Benzisothiazolinone (BIT) is a widely used biocide and belongs to the group of isothiazolinones.

IUPAC name
Other names
Benzisothiazolinone, Benzisothiazolin-3-one, Benzisothiazolone
3D model (JSmol)
Abbreviations BIT
ECHA InfoCard 100.018.292
MeSH 1,2-benzisothiazoline-3-one
Molar mass 151.18 g·mol−1
Appearance white powder
Melting point 158 °C (316 °F; 431 K)[1]
1 g/L
Main hazards Xn, N[1]
R-phrases (outdated) R22, R38, R41, R43, R50[1]
S-phrases (outdated) (S2), S24, S26, S37/39, S61[1]
Except where otherwise noted, data are given for materials in their standard state (at 25 °C [77 °F], 100 kPa).
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Infobox references


Benzisothiazolinone has a microbicide and a fungicide mode of action. It is widely used as a preservative, for example in:

  • emulsion paints, caulks, varnishes, adhesives, inks, and photographic processing solutions
  • home cleaning and car care products; laundry detergents, stain removers and fabric softeners;
  • industrial settings, for example in textile spin-finish solutions, leather processing solutions, preservation of fresh animal hides and skins
  • agriculture in pesticide formulations
  • gas and oil drilling in muds and packer fluids preservation.[2]:iv

In paints, it is commonly used alone or as a mixture with methylisothiazolinone. Typical concentrations in products are 200–400 ppm depending on the application area and the combination with other biocides. According to a study in Switzerland, 19% of the paints, varnishes and coatings contained BIT in 2000. The fraction in adhesives, sealants, plasters and fillers was shown at that time as 25%.[3] A later study in 2014 shows a dramatic rise in usage, to 95.8% of house paints.[4]

Health hazards

Given sufficient dose and duration, dermal exposure can produce skin sensitization and allergic contact dermatitis,[5] and is classified as an irritant for skin and eyes.[1] Benzisothiazolinone has also been linked with Systemic Contact Dermatitis via airborne contact.[6]

In 2012, the Scientific Committee on Consumer Safety in Europe found BIT's "sensitising potential is of concern...Sensitisation from related isothiazolinones is an important problem in consumers. This has occurred because there has been consumer exposure before safe levels of exposure relevant to sensitisation have been established. Benzisothiazolinone is a skin sensitiser in animal models with potency similar to methylisothiazolinone. Methylisothiazolinone, at 100 ppm (0.01%) in cosmetic products is causing contact allergy and allergic contact dermatitis in the consumer. Benzisothiazolinone is known to be a sensitiser in man and has induced sensitisation at circa 20 ppm in gloves."[7]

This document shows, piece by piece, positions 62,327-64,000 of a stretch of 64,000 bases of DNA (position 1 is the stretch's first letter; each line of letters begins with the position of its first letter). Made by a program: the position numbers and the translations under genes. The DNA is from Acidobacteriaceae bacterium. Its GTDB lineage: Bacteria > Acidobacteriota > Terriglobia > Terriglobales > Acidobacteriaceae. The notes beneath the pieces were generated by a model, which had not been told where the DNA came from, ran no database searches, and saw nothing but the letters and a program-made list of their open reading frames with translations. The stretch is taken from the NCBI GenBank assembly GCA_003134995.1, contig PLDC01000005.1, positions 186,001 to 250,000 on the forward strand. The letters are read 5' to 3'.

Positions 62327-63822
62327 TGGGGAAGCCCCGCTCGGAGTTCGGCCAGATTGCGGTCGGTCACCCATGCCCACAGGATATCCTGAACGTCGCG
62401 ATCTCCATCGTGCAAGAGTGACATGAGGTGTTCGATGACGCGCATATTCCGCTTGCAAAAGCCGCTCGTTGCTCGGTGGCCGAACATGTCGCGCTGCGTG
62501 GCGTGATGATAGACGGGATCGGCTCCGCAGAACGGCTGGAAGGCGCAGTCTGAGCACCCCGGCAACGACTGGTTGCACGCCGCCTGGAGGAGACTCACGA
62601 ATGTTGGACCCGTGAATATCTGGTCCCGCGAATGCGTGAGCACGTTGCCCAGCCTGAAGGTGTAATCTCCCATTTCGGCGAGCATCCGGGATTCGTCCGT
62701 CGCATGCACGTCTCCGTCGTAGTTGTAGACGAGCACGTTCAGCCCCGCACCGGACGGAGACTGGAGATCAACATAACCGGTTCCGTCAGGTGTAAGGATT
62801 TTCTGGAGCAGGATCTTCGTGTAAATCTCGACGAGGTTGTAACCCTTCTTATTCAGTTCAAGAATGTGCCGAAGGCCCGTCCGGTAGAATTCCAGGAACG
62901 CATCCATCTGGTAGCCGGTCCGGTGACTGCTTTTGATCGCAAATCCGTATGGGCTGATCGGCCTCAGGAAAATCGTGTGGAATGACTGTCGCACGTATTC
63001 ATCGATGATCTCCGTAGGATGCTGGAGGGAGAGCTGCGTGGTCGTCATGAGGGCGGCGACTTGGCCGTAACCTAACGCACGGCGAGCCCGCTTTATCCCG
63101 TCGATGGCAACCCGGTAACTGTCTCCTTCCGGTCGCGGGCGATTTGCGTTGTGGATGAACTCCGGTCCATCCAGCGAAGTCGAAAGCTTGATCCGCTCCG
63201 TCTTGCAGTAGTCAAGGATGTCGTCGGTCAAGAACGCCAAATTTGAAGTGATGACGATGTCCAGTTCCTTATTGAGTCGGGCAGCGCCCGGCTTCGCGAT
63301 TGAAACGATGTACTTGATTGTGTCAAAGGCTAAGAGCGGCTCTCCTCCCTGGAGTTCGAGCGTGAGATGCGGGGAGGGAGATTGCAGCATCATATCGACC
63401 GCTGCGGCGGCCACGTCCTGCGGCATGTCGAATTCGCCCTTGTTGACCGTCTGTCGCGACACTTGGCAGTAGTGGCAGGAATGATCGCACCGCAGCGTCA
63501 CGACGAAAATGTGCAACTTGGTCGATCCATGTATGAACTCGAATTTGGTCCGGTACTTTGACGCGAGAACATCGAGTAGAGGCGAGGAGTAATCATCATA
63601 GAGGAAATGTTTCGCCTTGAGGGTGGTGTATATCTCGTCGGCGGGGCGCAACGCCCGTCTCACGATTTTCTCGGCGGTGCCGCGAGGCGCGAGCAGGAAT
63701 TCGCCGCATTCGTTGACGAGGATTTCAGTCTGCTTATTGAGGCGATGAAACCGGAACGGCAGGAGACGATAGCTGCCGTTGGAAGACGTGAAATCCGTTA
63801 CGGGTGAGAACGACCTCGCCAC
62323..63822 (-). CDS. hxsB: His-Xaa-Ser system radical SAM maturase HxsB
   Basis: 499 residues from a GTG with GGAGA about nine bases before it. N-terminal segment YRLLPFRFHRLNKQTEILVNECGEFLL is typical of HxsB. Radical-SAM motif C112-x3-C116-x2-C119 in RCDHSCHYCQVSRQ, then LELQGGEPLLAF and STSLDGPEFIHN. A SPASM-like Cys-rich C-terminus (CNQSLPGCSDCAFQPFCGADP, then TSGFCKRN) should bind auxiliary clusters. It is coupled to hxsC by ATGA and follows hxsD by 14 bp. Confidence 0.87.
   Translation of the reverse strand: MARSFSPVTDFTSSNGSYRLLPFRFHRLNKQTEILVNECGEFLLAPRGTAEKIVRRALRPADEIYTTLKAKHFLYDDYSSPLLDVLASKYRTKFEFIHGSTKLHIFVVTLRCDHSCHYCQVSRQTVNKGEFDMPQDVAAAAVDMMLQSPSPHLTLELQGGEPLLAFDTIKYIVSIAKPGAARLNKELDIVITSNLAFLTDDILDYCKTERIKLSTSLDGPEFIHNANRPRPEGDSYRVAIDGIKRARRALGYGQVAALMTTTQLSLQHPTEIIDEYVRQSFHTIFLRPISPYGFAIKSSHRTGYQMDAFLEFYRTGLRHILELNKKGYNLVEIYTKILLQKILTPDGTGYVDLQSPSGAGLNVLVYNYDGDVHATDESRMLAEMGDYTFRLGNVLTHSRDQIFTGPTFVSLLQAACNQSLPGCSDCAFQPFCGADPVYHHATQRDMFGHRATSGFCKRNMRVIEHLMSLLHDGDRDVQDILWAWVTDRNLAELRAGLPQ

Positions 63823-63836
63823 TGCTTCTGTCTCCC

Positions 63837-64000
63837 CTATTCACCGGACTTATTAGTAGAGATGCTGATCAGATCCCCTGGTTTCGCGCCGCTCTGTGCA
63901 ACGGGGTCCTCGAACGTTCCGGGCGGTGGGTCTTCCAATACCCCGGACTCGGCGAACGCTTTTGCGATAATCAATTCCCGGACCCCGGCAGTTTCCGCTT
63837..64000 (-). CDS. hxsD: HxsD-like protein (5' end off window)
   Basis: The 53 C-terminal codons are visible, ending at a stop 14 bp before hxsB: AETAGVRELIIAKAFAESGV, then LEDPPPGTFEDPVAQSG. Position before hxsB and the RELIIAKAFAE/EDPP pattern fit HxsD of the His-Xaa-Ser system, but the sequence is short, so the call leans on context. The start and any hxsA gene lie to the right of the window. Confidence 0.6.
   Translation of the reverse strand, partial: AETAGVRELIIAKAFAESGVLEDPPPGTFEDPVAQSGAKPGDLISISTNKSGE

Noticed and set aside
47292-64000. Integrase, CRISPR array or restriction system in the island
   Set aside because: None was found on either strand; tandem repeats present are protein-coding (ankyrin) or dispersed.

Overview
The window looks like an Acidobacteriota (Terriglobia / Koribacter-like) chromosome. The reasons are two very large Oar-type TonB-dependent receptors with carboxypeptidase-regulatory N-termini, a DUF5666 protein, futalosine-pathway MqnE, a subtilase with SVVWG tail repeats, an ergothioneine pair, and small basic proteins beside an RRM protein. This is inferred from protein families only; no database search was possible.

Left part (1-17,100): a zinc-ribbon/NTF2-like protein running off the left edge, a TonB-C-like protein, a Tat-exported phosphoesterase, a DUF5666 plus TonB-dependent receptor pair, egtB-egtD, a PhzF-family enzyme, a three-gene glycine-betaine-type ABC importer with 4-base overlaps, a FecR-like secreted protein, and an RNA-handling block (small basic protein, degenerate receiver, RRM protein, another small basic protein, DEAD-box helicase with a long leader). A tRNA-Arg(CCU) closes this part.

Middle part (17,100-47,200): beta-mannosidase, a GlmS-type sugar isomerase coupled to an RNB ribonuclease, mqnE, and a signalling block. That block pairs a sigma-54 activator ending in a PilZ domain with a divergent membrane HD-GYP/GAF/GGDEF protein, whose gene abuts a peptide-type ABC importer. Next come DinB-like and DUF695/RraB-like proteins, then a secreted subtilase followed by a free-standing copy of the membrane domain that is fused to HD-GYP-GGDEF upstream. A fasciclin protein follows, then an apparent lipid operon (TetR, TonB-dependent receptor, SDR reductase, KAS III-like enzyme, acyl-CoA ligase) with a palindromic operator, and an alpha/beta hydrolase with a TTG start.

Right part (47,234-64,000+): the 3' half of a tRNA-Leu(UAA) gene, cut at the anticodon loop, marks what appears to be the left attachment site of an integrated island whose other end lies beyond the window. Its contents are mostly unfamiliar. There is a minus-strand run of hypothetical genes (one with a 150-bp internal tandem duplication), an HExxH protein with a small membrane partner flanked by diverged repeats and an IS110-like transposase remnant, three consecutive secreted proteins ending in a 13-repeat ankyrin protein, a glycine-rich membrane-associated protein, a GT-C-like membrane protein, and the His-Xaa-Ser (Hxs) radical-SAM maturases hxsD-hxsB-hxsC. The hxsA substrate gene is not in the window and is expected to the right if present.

The opinion further states: "There is no information on what may be safe levels of exposure to benzisothiazolinone in cosmetic products from the point of view of sensitisation. Until safe levels of exposure have been established, the use of benzisothiazolinone in cosmetic products as a preservative or for other functions cannot be considered safe in relation to sensitisation."

Later, in 2013, researchers published a study that set out to derive the highest concentration of BIT in certain consumer products that would result in exposures below the No Expected Sensitization Induction Level (NESIL); that is, where normal use would yield a dose below the level at which skin sensitization might occur. The products under consideration were sunscreen, laundry detergent, dish soap, and spray cleaner; by way of calculation they derived BIT NESILs of 0.0075%, 0.035%, 0.035%, 0.021%, respectively. They then performed a pilot examination via bulk sample analysis of one representative product from each category labelled as containing BIT. Their findings showed all BIT concentrations well below the derived NESIL, with 0.0009% and 0.0027% for sunscreen and dish soap, respectively, and no detection in the laundry detergent and spray cleaner products, meaning the concentration was at or below the limit of detection of 0.0006%.[8]


  1. Record of 1,2-Benzisothiazol-3(2H)-one in the GESTIS Substance Database of the Institute for Occupational Safety and Health, accessed on 22 October 2007.
  2. US EPA. September 29, 2005 EPA Reregistration Decision
  3. Reinhard et al.: "Preservation of products with MCI/MI in Switzerland". Contact Dermatitis. 2001 Nov;45(5):257-64. PMID 11722483
  4. Contact Dermatitis. (Mar 2015) "Methylisothiazolinone and benzisothiazolinone are widely used in paint: a multicentre study of paints from five European countries"
  5. ToxNet 1,2-Benzisothiazoline-3-one
  6. Diljit Kaur-Knudsen, Torkil Menné, Berit Christina Carlsen (2012). "Systemic allergic dermatitis following airborne exposure to 1,2-benzisothiazolin-3-one". Contact Dermatitis. 67 (5): 310–312. doi:10.1111/j.1600-0536.2012.02117.x. PMID 23039006.CS1 maint: multiple names: authors list (link)
  7. Scientific Committee on Consumer Safety (SCCS) Opinion on Benzisothiazolinone
  8. "Estimation of the safe use concentrations of the preservative 1,2-benzisothiazolin-3-one (BIT) in consumer cleaning products and sunscreens."


  • Wilfried Paulus: Directory of Microbicides for the Protection of Materials and Processes. Springer Netherland, Berlin 2006, ISBN 1-4020-4861-0.
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